let open Semigroup s
      open FunProps _≈_
  in (ε : Carrier) (identity : Identity ε _∙_) → Monoid c ℓ
semigroup→monoid s ε id = record
  { Carrier = Carrier
  ; _≈_ = _≈_
  ; _∙_ = _∙_
  ; ε   = ε
  ; isMonoid = record
    { isSemigroup = isSemigroup
    ; identity    = id
    }
  }
  where
  open Semigroup s

Actually, isSemigroup uniquely determines most of the record (Carrier, _≈_ and _∙_) and id also determines ε, so we can even write:

semigroup→monoid s ε id = record
  { isMonoid = record
    { isSemigroup = Semigroup.isSemigroup s
    ; identity    = id
    }
  }

Which is actually very concise.

share|improve this answer
    
Thanks again for an excellent answer. Yes, carrying around (and having to rely on) a proof that the two carriers are equal (for your example) sounds messy. Is this essentially due to the existential nature of record types? I ran into a similar issue trying to implement Functor for a data type of tries over a commutative monoid supplied as a CommutativeMonoid rather than an IsCommutativeMonoid - I didn't have a way to obtain the function of type Set → Set for the Functor instance, because the carrier was buried in the CommutativeMonoid. – Roly Jan 10 '14 at 19:50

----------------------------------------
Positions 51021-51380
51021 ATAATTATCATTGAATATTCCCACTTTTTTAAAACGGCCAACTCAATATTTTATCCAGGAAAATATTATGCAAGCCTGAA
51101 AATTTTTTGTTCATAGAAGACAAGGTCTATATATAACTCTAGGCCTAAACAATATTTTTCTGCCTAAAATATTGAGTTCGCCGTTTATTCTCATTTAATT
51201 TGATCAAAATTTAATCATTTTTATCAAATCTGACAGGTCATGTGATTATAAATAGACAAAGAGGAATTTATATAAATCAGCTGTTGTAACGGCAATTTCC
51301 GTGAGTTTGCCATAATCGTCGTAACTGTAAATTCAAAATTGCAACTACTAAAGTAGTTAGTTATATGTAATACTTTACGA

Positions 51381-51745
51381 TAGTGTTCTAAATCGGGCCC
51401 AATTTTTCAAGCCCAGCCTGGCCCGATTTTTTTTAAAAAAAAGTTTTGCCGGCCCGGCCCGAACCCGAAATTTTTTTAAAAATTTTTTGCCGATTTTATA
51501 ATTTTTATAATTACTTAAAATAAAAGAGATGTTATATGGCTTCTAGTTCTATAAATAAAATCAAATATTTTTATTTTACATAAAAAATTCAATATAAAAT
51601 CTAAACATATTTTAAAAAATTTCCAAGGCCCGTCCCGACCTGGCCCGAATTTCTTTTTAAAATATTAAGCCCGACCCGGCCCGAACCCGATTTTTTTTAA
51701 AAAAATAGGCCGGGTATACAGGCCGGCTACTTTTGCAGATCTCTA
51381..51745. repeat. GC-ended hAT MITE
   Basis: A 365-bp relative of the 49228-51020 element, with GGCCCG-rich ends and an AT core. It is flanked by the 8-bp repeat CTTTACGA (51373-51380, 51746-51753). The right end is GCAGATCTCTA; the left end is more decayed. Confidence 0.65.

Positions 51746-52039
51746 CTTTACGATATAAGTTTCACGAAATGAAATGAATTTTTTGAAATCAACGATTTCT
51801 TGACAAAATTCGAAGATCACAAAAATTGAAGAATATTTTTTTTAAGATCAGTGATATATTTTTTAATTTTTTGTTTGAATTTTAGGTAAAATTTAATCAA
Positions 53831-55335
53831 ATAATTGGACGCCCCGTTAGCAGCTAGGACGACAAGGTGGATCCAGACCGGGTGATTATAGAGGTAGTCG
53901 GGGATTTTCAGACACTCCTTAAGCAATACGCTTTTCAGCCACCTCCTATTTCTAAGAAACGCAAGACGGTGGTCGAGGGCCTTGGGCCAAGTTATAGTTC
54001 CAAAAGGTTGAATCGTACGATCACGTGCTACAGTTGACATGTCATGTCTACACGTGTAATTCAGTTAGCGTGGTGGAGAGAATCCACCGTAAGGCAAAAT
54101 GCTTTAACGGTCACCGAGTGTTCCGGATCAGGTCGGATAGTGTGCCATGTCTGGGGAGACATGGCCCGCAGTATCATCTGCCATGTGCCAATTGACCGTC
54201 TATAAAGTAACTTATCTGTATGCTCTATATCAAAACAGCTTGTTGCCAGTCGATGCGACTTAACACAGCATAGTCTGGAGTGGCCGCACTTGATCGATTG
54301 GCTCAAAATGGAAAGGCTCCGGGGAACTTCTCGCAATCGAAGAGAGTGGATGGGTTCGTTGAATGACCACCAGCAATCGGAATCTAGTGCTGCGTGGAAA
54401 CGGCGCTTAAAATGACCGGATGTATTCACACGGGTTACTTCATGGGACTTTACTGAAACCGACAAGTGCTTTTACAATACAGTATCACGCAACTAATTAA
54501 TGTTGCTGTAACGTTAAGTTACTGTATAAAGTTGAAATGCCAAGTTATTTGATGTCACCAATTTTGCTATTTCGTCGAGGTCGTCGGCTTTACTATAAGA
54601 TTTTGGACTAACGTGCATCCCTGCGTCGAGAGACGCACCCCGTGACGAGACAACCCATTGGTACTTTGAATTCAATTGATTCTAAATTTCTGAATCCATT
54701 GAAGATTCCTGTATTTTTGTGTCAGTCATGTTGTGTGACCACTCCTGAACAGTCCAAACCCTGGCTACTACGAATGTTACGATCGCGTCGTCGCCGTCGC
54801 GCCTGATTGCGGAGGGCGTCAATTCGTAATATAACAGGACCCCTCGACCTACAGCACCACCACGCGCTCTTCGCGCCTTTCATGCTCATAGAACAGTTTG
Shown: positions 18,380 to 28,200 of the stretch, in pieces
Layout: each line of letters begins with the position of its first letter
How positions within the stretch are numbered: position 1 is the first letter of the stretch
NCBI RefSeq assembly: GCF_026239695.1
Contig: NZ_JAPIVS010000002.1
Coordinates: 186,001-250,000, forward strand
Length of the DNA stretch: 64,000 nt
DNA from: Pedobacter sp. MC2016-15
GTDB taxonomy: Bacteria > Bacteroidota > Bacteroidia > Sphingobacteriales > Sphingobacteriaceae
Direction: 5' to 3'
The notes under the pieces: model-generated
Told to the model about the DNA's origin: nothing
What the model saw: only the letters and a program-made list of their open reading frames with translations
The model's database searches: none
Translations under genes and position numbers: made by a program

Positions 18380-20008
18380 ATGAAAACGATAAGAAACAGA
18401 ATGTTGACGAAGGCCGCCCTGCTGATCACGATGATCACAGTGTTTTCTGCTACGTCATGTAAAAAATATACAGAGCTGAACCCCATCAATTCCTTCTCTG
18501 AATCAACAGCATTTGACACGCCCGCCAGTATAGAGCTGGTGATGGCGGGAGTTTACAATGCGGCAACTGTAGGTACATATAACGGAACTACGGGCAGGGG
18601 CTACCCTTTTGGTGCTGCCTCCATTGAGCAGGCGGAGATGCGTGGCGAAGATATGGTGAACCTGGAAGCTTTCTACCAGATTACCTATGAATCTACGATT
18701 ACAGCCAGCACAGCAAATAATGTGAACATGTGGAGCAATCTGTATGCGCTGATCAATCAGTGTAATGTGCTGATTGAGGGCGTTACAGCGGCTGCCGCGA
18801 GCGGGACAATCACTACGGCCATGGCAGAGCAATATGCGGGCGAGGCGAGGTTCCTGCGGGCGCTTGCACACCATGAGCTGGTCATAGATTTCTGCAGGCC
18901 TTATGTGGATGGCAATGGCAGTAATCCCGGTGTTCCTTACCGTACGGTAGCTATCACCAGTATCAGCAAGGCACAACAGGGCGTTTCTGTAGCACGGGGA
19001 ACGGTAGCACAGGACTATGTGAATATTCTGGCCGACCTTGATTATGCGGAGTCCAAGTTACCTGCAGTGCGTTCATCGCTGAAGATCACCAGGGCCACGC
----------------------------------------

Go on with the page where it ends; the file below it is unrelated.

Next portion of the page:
Anyway, your semigroup→monoid function is an example of the boilerplate I was trying to avoid, but it looks innocuous compared to the business with subst. More important, your second version of isSemigroup introduces an Agda feature I wasn't aware of, which pretty much makes the boilerplate issue go away :) Finally, I've also learnt that I can put a let...in inside a function signature! Good stuff, thanks again. – Roly Jan 10 '14 at 19:53
1  
@Roly: Yes, sometimes you just need that structure which is parametrized over the carrier (and probably the equality) but the operations are hidden inside the record. The question is then where do you draw the line? Do you expose just carrier + equality and keep the rest hidden? What if the structure has more than one relation (some partial order, for example), or what if you need it to be parametrized over that one operation. I think the library gives a fair choice: the explicit, more granular definition (IsSomething) and the usual mathematical one (a set with operations). – Vitus Jan 10 '14 at 21:40